Undeniably, the web has revolutionised our society. One of the most powerful tools ever created, the internet has helped improve people’s lives in countless ways.

Since the birth of the internet, a range of technologies have been developed to meet the needs of people with disabilities. With specialised hardware and software such as text-to-speech screen readers, text-to-braille devices, touchscreens and features built into web browsers, users can rely on a level of accessibility that was never possible with physical media.

Before the web, people with visual disabilities needed to get hold of braille copies of anything they wanted to read, or simply rely on others to read aloud for them. Now, users have instant access to content in a wide range of formats to suit a number of disabilities.

So the web offers huge opportunities to make content more accessible – and ways to give people with disabilities more independence than ever. But all this technology isn’t enough on its own. For people with disabilities to access the full potential of the internet, web services need to be built with the technology and the users in mind.

Web accessibility seeks to make web content as accessible as possible for people with disabilities. Through the development and implementation of guidelines, tools and techniques, it’s an inclusive concept that removes barriers to web browsing, and maximises the ability of users to participate in the online world – no matter what disabilities they may have.

Why web accessibility is so important

People with disabilities are a large and diverse group that includes:

  • People with visual disabilities such as blindness or visual impairment
  • People with auditory disabilities such as deafness or hearing loss
  • People affected by physical disabilities arising from conditions such as muscular dystrophy, Parkinson’s disease, cerebral palsy, multiple sclerosis and many more
  • People with cognitive disabilities affected by learning difficulties such as dyslexia as well as various other memory and attention problems
  • People affected by photosensitive epilepsy, where strobe or flashing effects can trigger epileptic seizures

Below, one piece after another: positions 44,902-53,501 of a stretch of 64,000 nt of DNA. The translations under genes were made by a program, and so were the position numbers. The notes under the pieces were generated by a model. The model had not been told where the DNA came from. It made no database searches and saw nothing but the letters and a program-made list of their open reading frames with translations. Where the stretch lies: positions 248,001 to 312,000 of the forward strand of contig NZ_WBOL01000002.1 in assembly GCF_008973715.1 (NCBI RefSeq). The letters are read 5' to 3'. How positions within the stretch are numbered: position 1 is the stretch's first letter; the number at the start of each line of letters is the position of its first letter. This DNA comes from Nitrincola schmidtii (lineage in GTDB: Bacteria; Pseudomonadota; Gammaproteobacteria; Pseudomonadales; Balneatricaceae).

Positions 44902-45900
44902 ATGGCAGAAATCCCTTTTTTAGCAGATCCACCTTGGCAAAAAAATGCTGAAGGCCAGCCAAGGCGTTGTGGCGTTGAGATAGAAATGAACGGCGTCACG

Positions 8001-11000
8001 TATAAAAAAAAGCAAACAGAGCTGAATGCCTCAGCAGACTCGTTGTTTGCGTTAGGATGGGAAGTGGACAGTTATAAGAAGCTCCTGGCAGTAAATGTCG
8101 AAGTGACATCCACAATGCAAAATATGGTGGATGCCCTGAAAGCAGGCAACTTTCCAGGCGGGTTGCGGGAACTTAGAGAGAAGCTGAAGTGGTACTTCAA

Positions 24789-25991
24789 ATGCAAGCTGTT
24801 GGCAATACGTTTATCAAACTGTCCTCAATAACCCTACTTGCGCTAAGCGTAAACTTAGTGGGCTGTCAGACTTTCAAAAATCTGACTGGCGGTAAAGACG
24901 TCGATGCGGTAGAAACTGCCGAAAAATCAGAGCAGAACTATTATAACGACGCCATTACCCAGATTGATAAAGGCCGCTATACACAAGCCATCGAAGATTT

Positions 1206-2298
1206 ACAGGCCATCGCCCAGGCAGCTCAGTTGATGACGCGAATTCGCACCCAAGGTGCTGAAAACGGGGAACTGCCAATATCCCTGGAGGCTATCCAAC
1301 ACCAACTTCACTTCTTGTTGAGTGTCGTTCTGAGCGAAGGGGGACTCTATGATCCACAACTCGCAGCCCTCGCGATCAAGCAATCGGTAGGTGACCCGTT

These are just a few examples from the huge array of people with disabilities in society. Estimates vary, but most studies find that around 20% of the UK population are affected by some form of disability.

With such a large section of the population affected by disabilities, and the internet becoming ever-more central to our society, equal access and participation is crucial.

In practice, this means that people with disabilities should be free to navigate, interact with and contribute to every aspect of the web, with minimal restrictions. As Tim Berners-Lee, inventor of the World Wide Web, put it: “The power of the Web is in its universality. Access by everyone regardless of disability is an essential aspect.”

In the UK, the Equality Act 2010 is the latest form of legislation that makes it illegal to discriminate against people with disabilities – and discrimination includes making a website or service unavailable due to a user’s disability.

Ensuring a high standard of web accessibility can be a legal requirement for public institutions like schools, universities and government bodies. And on an international level, access to information and communications technologies is recognised as a basic human right by the UN Convention on the Rights of Persons with Disabilities.

How web accessibility benefits everyone

For organisations, there’s always a strong business case for web accessibility. After all, why would you put up barriers that stop large numbers of web users – and potential customers – from accessing your site? As well as demonstrating corporate social responsibility (with the associated PR benefits), web accessibility delivers practical advantages.

Web accessibility regularly overlaps with best practice in the worlds of responsive design, device independence and search engine optimisation (SEO), with more accessible websites performing better in search results and reaching a wider audience. All this makes web accessibility more than worthwhile for any business.

So ultimately, a big part of web accessibility is usability and good design in general. Whether someone has a disability or simply lacks confidence using technology, proper web accessibility makes their online experience more fulfilling.

This means that people with disabilities aren’t the only ones to benefit from web accessibility. The flexibility and convenience of proper web accessibility can help older web users, people with temporary injuries, and users on low-performance hardware or slow internet connections.

Web accessibility also intersects with the “designing for crisis” concept. This is the idea that in crisis situations such as medical emergencies, vital information like the contact details and locations of medical facilities should be fast and simple to access.

Next steps: web accessibility standards, guidelines and tools

With all these benefits in mind, the advantages of improved web accessibility are obvious. What’s less obvious is how to actually implement web accessibility into your projects.

In part two of this series, we’ll look at the top web accessibility guidelines, standards and resources to help you get started – plus the web accessibility testing tools that provide valuable feedback. Be sure to keep up with the blog for more on how to improve the accessibility of your web content.